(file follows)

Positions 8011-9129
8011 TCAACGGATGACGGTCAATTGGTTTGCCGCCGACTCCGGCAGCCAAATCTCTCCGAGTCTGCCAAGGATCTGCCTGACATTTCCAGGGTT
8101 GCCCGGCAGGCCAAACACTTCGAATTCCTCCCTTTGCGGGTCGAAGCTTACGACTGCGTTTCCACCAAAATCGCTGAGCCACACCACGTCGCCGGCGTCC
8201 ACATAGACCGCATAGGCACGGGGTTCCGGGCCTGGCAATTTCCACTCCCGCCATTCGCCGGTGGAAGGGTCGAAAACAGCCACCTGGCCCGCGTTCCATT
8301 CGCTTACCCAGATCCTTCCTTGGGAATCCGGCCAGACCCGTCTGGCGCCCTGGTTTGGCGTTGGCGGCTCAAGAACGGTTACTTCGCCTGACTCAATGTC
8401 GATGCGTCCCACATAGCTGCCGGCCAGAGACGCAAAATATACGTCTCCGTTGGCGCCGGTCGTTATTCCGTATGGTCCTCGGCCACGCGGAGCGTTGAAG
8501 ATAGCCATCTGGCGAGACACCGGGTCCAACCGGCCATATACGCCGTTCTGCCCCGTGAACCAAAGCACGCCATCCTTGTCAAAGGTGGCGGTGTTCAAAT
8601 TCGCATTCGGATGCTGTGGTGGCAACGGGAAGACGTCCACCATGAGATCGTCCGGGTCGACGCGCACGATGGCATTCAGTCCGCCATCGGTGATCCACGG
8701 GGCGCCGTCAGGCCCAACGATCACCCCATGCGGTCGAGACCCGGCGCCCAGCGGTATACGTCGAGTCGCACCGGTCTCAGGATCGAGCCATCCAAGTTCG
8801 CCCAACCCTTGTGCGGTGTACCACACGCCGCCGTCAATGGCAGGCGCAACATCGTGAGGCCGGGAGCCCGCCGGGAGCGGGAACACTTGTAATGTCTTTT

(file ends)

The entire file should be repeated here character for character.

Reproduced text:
Positions 8011-9129
8011 TCAACGGATGACGGTCAATTGGTTTGCCGCCGACTCCGGCAGCCAAATCTCTCCGAGTCTGCCAAGGATCTGCCTGACATTTCCAGGGTT
8101 GCCCGGCAGGCCAAACACTTCGAATTCCTCCCTTTGCGGGTCGAAGCTTACGACTGCGTTTCCACCAAAATCGCTGAGCCACACCACGTCGCCGGCGTCC
8201 ACATAGACCGCATAGGCACGGGGTTCCGGGCCTGGCAATTTCCACTCCCGCCATTCGCCGGTGGAAGGGTCGAAAACAGCCACCTGGCCCGCGTTCCATT
8301 CGCTTACCCAGATCCTTCCTTGGGAATCCGGCCAGACCCGTCTGGCGCCCTGGTTTGGCGTTGGCGGCTCAAGAACGGTTACTTCGCCTGACTCAATGTC
8401 GATGCGTCCCACATAGCTGCCGGCCAGAGACGCAAAATATACGTCTCCGTTGGCGCCGGTCGTTATTCCGTATGGTCCTCGGCCACGCGGAGCGTTGAAG
8501 ATAGCCATCTGGCGAGACACCGGGTCCAACCGGCCATATACGCCGTTCTGCCCCGTGAACCAAAGCACGCCATCCTTGTCAAAGGTGGCGGTGTTCAAAT
8601 TCGCATTCGGATGCTGTGGTGGCAACGGGAAGACGTCCACCATGAGATCGTCCGGGTCGACGCGCACGATGGCATTCAGTCCGCCATCGGTGATCCACGG
8701 GGCGCCGTCAGGCCCAACGATCACCCCATGCGGTCGAGACCCGGCGCCCAGCGGTATACGTCGAGTCGCACCGGTCTCAGGATCGAGCCATCCAAGTTCG
8801 CCCAACCCTTGTGCGGTGTACCACACGCCGCCGTCAATGGCAGGCGCAACATCGTGAGGCCGGGAGCCCGCCGGGAGCGGGAACACTTGTAATGTCTTTT